Most urban areas have one - an area that is a sort of no-man's land where no-one lives and which becomes ever more rundown.
In Cairo this was the case of the land adjoining the Darb al-Ahmar district. For almost a millennium assorted dust, debris and rubbish was piled up along the eastern rim of Cairo's medieval city walls.
Even though it lies close to the popular sites of medieval Cairo, the area was off the tourist track, blighted by prowling drug dealers and stranded between the Salah Salim highway and the City of the Dead.
But thanks to a $45m seven-year project by the Aga Khan Development Network, the dumping ground has been transformed into al-Azhar Park - North Africa's largest urban green space.
Part of the city wall built by Salah al-Din has been uncovered and the adjoining slum has been given a new lease of life.
For more than four years the whole place teemed with workmen in hard hats busy removing the topsoil, digging massive holes, laying foundations and bringing in plants, trees and shrubs from around Egypt.
The scale of the noise and dust caused by the work was almost overwhelming - but turning 30 barren hectares of the Darassa Hills into a lush, green park overlooking Cairo's Islamic city was never going to be easy.
The dream became a reality just a few weeks ago when the first group of Egyptians paid their entrance fee and entered a landscaped and well tended park.
"For Cairo to have this large patch of green is really marvellous," said one of the local residents.
"I am sure it will make a huge difference to the lives of everyone who lives nearby."
But it is not just the people who live locally who will benefit.
The park is on three major bus and tram routes and is quickly and easily accessible from other parts of the city.
The statistics are staggering. More than 250 royal palms have been planted with another 100 date palms.
There are 30,000 sq m of grass. Then there's a citrus orchard with mango, orange and lemon trees.
It's incredible to see my district changing so rapidly... Because people are involved in the work, they'll take care of it
Darb al-Ahmar resident
Overall there are 300 plant types and thousands of examples fill the park with colour and fragrance. But that is just the beginning. When the excavating was going on more than a kilometre of historic wall was uncovered that has lain neglected for almost 1,000 years.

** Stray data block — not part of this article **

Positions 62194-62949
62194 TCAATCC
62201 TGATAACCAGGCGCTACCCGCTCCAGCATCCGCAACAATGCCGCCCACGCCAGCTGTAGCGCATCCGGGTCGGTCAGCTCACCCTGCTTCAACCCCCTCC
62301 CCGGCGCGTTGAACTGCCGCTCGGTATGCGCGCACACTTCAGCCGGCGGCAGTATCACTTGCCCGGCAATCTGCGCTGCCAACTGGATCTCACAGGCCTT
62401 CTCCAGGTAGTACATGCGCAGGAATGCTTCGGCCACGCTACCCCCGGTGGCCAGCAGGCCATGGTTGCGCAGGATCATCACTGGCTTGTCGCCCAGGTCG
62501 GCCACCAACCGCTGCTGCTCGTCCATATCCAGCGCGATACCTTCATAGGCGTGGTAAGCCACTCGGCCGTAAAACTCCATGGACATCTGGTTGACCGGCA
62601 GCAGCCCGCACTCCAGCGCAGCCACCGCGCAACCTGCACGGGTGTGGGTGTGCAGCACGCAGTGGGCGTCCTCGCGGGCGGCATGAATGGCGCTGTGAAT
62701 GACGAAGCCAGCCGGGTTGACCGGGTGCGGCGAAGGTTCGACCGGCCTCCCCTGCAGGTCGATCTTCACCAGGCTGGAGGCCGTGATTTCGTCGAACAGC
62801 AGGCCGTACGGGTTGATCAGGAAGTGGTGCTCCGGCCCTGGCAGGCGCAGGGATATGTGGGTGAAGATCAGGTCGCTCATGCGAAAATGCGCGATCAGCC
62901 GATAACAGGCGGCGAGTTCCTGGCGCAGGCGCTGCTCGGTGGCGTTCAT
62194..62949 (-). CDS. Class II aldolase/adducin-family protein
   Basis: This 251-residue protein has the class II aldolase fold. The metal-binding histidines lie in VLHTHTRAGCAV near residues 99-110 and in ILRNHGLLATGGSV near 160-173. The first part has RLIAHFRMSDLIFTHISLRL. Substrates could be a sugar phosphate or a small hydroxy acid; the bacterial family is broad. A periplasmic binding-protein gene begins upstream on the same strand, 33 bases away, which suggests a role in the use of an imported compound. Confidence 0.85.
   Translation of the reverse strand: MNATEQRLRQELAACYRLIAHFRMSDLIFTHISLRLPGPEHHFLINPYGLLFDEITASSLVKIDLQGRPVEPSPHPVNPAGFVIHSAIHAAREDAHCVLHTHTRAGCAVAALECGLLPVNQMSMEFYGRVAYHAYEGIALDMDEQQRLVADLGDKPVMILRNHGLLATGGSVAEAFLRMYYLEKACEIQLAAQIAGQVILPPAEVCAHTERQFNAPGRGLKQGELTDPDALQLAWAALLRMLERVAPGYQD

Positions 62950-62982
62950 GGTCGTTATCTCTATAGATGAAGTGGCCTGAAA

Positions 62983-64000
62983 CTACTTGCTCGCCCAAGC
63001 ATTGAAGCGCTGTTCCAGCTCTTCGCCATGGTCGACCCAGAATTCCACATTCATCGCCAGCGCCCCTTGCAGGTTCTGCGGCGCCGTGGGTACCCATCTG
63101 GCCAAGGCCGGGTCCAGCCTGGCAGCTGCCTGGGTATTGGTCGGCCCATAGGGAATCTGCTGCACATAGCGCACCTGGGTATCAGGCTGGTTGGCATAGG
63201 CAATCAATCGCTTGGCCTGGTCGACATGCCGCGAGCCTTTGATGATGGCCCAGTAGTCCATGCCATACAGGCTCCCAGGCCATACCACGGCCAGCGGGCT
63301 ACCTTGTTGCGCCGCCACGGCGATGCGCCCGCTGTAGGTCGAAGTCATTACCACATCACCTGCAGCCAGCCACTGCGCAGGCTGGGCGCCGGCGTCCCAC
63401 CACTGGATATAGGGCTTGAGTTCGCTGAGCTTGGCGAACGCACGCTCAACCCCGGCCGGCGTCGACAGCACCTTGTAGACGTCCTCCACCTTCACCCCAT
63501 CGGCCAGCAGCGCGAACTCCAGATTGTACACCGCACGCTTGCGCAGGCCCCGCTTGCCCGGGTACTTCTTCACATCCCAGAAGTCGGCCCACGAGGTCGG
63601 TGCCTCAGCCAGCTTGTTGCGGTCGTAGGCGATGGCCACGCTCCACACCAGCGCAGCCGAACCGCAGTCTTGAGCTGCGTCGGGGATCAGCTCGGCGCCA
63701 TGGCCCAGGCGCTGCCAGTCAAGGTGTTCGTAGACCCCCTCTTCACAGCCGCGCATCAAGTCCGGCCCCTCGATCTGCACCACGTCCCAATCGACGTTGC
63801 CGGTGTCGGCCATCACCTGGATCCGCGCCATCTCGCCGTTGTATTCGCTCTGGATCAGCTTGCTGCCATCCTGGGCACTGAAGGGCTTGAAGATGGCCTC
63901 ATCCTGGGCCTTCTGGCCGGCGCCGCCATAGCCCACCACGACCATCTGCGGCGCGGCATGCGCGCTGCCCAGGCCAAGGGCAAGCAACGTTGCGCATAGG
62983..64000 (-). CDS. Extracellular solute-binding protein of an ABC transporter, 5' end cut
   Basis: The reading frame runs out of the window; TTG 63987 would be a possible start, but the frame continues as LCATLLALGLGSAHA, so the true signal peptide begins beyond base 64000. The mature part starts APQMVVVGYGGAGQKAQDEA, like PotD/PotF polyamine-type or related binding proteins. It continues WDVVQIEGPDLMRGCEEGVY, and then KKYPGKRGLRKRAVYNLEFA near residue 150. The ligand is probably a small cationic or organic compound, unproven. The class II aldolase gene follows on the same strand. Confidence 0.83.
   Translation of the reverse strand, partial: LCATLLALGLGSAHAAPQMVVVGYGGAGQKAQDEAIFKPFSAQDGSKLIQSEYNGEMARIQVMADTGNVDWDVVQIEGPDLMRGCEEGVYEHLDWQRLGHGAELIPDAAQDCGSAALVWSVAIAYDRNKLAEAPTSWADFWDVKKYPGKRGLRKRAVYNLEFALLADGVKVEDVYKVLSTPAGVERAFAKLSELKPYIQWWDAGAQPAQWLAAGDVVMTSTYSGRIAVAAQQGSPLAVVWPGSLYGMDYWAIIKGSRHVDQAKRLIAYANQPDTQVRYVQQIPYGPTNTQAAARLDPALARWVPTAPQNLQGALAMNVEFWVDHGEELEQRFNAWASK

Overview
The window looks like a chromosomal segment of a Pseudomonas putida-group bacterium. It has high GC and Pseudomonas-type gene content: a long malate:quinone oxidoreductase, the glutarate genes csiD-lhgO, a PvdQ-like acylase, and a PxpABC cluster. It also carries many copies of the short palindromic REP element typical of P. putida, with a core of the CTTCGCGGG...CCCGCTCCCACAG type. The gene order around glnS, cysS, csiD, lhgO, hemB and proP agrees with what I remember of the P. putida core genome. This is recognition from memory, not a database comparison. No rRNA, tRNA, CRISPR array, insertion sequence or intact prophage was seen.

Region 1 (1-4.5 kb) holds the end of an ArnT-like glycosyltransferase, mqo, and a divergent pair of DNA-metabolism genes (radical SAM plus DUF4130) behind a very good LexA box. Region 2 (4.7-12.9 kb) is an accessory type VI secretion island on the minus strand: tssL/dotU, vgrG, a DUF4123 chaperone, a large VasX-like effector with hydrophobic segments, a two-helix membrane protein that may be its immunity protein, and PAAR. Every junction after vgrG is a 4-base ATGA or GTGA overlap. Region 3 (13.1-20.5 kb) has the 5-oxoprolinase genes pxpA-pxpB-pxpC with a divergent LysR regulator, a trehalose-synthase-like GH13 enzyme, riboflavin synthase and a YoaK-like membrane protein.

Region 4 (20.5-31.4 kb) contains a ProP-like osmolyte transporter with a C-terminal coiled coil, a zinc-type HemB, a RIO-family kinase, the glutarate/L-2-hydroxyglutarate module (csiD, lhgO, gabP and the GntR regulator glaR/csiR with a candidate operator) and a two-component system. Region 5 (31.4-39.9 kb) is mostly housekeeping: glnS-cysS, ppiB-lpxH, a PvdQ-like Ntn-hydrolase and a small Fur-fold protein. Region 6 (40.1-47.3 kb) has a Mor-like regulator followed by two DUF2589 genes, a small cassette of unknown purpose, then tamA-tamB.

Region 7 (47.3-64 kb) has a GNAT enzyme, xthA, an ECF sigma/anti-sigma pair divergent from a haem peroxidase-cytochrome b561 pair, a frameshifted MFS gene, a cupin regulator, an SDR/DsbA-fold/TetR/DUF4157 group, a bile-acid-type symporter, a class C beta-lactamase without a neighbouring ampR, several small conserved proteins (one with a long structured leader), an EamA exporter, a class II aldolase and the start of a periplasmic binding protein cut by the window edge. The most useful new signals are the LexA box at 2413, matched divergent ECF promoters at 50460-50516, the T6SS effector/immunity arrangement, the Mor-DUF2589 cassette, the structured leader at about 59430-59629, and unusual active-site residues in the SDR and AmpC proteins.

That in turn led to another task - giving a new face to the historic part of Cairo as seen from the park.
This did not just entail a coat of paint, but the economic, physical and social upgrading of the neighbouring district.
The guiding principle of the multi-faceted project is to improve the quality of life of local communities.
According to Mohammed al-Mikawi who is project manager for the Aga Khan Trust for Culture in Egypt, the process of improving the whole district has provided a clear insight into the full array of contemporary development problems.
"It makes us question how best to connect an age-old heritage with the opportunities and demands of a rapidly changing modern life," he explains.
The Darb al-Ahmar district, its narrow alleys lined with teetering shacks and strewn with rubbish was once seen as a disreputable slum.
But now its 250,000 inhabitants are fully involved in the idea of upgrading their own area.
Some of the men have been hard at work providing the doors, window frames, and furniture needed by the new community centre, school and hotel.
Neighbourhood workshops that make ceramic tiles, carve wooden mouldings, or forge metal door frames are doing a booming business, supplying materials the community needs to rebuild.
This project has allowed us to save the urban fabric of this historic neighbourhood. More important, we are creating jobs and giving the people a decent future - Mohamed al-Mikawi
The workmen have been trained in their various crafts by experts, and their tiny shops now boast modern machinery. There are micro-credit programmes, vocational training classes, and even a new local choir.
"It's incredible to see my district changing so rapidly," says Naila who has learnt has to restore carvings on wood.
"Because people are involved in the actual work, I think they'll take care of the place. I don't think it'll go back to what it once was, if the Aga Khan pulls out."
With an official launch of the project planned for next year, there's still work going on to finish to cafeteria and five-star restaurant.
"This project has allowed us to save the urban fabric of this historic neighbourhood," says Mr Mikawi.
"More important, we are creating jobs and giving the people a decent future."
It's the kind of holistic, costly and complicated project that experts say the world needs many more of.